Cecil Val Roberts Cutts was born in Maldon where he spent his early years before moving to Hatfield Peverel where he married in 1921, going on to have two sons. By 1941 Cecil was working at the Marconi factory in Chelmsford and still resident in Hatfield Peverel. He was killed at the factory in May 1941 when it was bombed by the German air force.

Cecil was born in Maldon in 1900, the son of Reuben Cutts (1871-1919) and Sarah A. Cutts (nee Ruffell, c1870-1936) who had married in 1892. He was baptised on 16th December 1900 at All Saints’ and St. Peter’s Church in Maldon - at that time his father was a platelayer.

Reuben's six siblings (all born in Maldon) included Emma Cutts (born 1894), Percival Albert W. Cutts (born in 1895), Dorothy May Cutts (born in 1898), Douglas Edward Cutts (born 1902), and Ivy Murial Cutts (born in 1907).

The census of 1901 recorded eight-month old Cecil living with his parents, three siblings and grandfather ay 39 Mount Pleasant in Maldon. Cecil's father was a platelayer. In 1911 the census found ten year-old Cecil living with his parents, four siblings and a boarder at 12 Cherry Gardens in Maldon. Cecil's father was a platelayer for the Great Eastern Railway.

By 1921 Cecil was resident in Hatfield Peverel. Four years later, on 25th May 1925 he married Dorothy Alice Davey Thurgood in the village’s parish church. At that time he was aged 24 and employed as a labourer. His wife was the same age, resident at Hatfield Peverel, and the daughter of Isaac Thurgood, a horseman.

A Chelmsford newspaper reported:

"At the Pariah Church on Saturday Cecil Cutts, son of Mr. and Mrs. Cutts, of Spital Road, Maldon, was married to Miss Dolly Thurgood, eldest daughter Mr. and Mrs. Isaac Thurgood, of Hatfleld Peverel, the Vicar, the Rev D. B. Barclay, officiating. The bride was given away by her father, who has held office as parish clerk for 21 years. The bridesmaids the Misses Ida and Evelyu Thurgood, sisters of the bride, and Miss Ivy Cutts, sister of the bridegroom. The brides cousin Master Jacky Darey, also attended. The bridegroom's brother. Mr. Douglas Cutts, was best man. Miss D. Hewitt was at the organ. Many presents were received, including cutlery from the Rev. D. B. and Mrs. Barclay. and a tea service from the Consul of Roumania. who wired his congratulations."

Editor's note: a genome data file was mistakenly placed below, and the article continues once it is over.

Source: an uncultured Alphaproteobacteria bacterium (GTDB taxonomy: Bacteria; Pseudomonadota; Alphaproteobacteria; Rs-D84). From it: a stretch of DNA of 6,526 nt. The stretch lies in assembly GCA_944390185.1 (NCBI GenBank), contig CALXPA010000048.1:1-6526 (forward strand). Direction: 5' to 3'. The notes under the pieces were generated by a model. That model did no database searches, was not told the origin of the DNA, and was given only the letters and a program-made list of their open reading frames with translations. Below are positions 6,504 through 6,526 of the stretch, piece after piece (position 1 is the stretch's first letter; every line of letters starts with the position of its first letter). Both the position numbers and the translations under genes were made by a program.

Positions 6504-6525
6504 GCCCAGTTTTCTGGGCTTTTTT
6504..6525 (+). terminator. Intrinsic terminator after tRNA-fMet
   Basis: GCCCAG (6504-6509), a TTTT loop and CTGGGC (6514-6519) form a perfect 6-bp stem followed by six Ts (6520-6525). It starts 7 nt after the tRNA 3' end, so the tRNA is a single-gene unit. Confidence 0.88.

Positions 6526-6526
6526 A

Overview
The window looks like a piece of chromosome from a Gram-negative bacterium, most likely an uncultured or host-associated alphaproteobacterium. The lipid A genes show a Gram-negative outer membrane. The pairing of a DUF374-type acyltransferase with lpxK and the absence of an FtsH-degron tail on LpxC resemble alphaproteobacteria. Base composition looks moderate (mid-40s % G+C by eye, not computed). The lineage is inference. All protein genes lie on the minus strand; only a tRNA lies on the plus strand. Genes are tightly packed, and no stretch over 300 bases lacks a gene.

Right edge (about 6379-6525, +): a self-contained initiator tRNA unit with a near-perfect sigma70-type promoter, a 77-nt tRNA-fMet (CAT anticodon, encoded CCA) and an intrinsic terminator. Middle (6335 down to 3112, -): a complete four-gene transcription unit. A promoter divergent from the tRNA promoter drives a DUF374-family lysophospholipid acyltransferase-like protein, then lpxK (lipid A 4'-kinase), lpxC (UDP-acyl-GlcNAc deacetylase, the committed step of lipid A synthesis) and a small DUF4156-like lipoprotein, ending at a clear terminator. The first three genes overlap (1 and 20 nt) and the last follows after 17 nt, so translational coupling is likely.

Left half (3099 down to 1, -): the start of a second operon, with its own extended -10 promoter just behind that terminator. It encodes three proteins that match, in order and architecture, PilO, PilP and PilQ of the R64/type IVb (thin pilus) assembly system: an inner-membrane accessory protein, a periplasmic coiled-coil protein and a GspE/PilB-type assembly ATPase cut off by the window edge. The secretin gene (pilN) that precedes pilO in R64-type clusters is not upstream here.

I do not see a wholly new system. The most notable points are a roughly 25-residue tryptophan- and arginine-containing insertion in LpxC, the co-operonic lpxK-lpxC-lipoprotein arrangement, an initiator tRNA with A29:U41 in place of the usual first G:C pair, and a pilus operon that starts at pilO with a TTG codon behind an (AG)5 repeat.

The couple went on to have three sons, including Douglas Isaac P. Cutts (1928-1993) and Donald E. Cutts (1939-1956).

Cecil Val Roberts CUTTS, Civilian

Killed in air raid on Marconi s factory, New Street, Chelmsford. Aged 40

The bombs that hit Marconi’s fell at the western end of the main factory building. One, thought to have been a 250 kg. DH high explosive, exploded in the centre of machine shop which occupied the southern half of the building. Another, a 500 kg. DH high explosive, fell on its northern half, through the first floor carpenters’ shop and detonated on the floor of the SWB8 transmitter erection shop beneath it. This bomb ignited a drum of cellulose in the carpenters’ shop and the fire rapidly spread across debris into the neighbouring paint spray shop. There, dope was ignited and several men, who had survived the initial explosions, were trapped behind a blast wall and killed by the fire before rescuers could reach them. The fire was eventually brought under control by 5 a.m., though not before flames had spread to Ridley’s flour mill in neighbouring Townfield Street. Damage there was extensive with a very large number of roof slates lost, timbers charred and internal linings destroyed.

During the day, whilst clearing up operations continued at the factory, a worker reported hearing tapping sounds from beneath the debris of the wrecked paint spray and transmitter erection shops. Immediately, workmen with crowbars and shovels began frantic attempts to locate the source of the sounds but despite their efforts no one could be found and it was decided to terminate any further rescue work as it was concluded that anyone still buried would be dead by then.